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How to charge for software design


#1

I have a prospect with both an idea and an existing customer of theirs who want to pay for this idea to be implemented.

The customer want to pay only when the implementation is complete. My prospect has separate investors that will fund the implementation.

The prospect wants to know how much I will charge for the implementation so that he knows how much to ask the investors for. Before I can estimate reliably I need to work with the prospect to develop an implementation plan.

This planning work will take time that I want to charge for. The prospect doesn’t have enough money to pay me until the investment.

I want to make sure I am paid for the planning.

How can I resolve this?


#2

How much planning time are we talking about? 5k, 10k, 30k?


#3

Smells like spec work to me; unless they’ll pay, walk away. I’d give the prospect an estimate for the planning stage and tell them the only way you’ll work with them is if they work out with the customer a way to pay for your time, regardless of whether they get the investment.

If neither the customer nor prospect are confident enough in the idea that they’re willing to stump up their own cash for the planning work to secure the investment, then the chances are they’re not very committed to it, and it’s not going to work out well for anyone - least of all you.


#4

Probably about £2500


#5

No pay - no work. See? Nothing to worry about.

Get real. If you’re strictly hands-for-hire, the investors should understand you do not work for free. They will have to invest a small portion of their budget into your spec work first. (This is called Round A, I believe).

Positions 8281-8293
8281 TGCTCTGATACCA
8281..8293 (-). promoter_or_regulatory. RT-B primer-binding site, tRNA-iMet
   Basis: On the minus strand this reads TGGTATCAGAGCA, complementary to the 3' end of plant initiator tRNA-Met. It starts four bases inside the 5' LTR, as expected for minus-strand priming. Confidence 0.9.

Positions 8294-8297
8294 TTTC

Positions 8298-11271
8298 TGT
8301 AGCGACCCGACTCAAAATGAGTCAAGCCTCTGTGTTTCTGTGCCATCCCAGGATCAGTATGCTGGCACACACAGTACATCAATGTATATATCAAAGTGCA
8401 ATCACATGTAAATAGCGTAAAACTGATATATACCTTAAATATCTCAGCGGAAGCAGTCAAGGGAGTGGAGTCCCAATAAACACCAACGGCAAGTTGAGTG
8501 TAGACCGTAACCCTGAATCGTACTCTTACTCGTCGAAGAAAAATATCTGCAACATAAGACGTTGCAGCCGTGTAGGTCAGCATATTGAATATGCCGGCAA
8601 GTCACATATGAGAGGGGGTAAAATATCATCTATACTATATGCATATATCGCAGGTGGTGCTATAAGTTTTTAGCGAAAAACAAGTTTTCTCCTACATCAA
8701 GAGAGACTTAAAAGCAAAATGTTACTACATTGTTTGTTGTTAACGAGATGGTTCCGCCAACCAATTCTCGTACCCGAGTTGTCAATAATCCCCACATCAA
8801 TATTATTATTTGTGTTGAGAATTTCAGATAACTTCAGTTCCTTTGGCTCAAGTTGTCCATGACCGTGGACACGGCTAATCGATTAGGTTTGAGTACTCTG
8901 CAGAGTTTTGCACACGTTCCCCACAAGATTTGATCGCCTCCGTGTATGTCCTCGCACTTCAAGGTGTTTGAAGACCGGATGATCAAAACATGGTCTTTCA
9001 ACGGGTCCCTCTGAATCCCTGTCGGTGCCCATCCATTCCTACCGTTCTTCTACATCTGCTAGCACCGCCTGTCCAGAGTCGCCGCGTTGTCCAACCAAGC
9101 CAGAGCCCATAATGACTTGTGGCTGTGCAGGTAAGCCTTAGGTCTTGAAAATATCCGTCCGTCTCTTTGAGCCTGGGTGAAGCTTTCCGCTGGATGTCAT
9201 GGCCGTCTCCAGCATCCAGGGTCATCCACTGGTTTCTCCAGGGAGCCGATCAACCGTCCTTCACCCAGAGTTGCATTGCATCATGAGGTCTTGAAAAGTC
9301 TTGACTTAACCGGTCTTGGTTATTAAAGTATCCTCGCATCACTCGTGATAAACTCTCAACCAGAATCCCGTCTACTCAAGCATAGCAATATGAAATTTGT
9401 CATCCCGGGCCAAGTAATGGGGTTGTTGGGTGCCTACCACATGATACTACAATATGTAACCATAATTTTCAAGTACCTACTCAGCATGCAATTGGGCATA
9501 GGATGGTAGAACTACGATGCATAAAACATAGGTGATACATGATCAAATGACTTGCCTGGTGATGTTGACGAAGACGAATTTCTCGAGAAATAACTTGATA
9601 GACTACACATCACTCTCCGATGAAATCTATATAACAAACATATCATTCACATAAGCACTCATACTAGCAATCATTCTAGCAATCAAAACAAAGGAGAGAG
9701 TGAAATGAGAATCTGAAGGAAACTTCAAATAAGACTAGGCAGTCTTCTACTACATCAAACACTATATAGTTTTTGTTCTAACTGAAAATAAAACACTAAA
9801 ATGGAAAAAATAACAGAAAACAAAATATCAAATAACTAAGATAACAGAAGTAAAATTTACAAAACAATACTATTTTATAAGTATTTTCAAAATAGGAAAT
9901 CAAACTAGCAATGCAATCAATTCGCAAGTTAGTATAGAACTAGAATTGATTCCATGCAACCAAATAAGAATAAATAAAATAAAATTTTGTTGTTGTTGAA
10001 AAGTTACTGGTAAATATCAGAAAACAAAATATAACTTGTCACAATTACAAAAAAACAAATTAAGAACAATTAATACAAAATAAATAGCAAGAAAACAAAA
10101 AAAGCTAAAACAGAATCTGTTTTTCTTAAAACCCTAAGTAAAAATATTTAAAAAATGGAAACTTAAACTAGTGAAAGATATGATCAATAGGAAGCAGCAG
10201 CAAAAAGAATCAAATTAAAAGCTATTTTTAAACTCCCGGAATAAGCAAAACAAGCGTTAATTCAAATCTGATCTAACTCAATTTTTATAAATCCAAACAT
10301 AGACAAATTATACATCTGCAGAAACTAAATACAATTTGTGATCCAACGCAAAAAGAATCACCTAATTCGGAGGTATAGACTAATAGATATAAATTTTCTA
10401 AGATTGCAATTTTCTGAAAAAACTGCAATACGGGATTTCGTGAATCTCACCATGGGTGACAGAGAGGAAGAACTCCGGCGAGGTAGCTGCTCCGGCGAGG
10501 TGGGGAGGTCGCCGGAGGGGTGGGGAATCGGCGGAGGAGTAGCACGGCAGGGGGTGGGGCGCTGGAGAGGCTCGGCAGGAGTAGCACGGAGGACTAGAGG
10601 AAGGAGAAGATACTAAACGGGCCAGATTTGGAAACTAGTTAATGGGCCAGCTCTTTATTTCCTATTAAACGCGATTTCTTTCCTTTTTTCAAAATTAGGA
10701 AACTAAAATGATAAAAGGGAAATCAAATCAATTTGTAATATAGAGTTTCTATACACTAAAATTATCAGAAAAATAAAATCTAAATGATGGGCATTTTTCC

All you need to do is to estimate the spec efforts. And then 3x it, as per best practice.


#6

Same thoughts as @radiac, when a prospect is having a hard time unlocking money for you from investors : stay away. I’ve learned with time that if a client/investor is hesitating or having problems sending you money, they’ll ultimately end up skipping payments and such.

Last team I worked on was a total nightmare. Huge prospect, get the contract, worth 2 millions+. We were all amazed at how big the contract was (it was with a few huge automobile factories in US). Developed a whole new ERP that would replace SAP and even make the flow better for those factories. Everybody is enthusiastic and telling us to keep up the good work.

We get the first payment (350 000$) and everything is great. Then a few months later, we’re supposed to fly to the US to make a demo to investors. Get plane tickets and everything, everybody are like “OMG this is going to be awesome”. A week after, no word from the US. CEO make a phone call:

Project been disbanded, investor from Russia decided to blew the whole thing off. We worked 3 whole months for that next milestone/payment. CEO ended up with 350 000+++$ worth of debts, had to sell the business to somebody who simply fired 3/4 of the team (including me). Yes I got paid, but that CEO had a big lesson learned, so do I at the same time.


The thing is, this can apply for a 5000 bucks project as much as a 1mil+ project. Stay safe OP.

EDIT: If anyone is curious, I’m talking about Sparrow’s Point (RG Steel in Baltimore) you can read more about it here: https://www.baltimorebrew.com/2012/05/25/six-reasons-why-the-sparrows-point-steel-mill-collapsed/ Yes it wasn’t related to ourselves but to a bigger reasons but still shows that sometimes it’s not your fault or the fault of the person who’s telling you you’re going to get money but it’s the fault of some bureaucrats in higher ranks.


#7

That little?

If you don’t get that money will you still be able to afford your lifestyle?

Sometimes you have to take a leap of faith. I’m 2, almost 3 years into trying to make a product work and I’ve blown at least twice that much on hosting and tech costs.


#8

I wouldn’t do even an one hour work for free. Matter of principle. They can pay, so they shall pay.


#9

Well its a risk/reward scenario. Gotta spend money to make money, entrepreneurship is all about risk, yadda yadda.

All depends on the relationships you have with people, what contracts you have in place. My account receivables are > $3500 or whatever in euros all the time.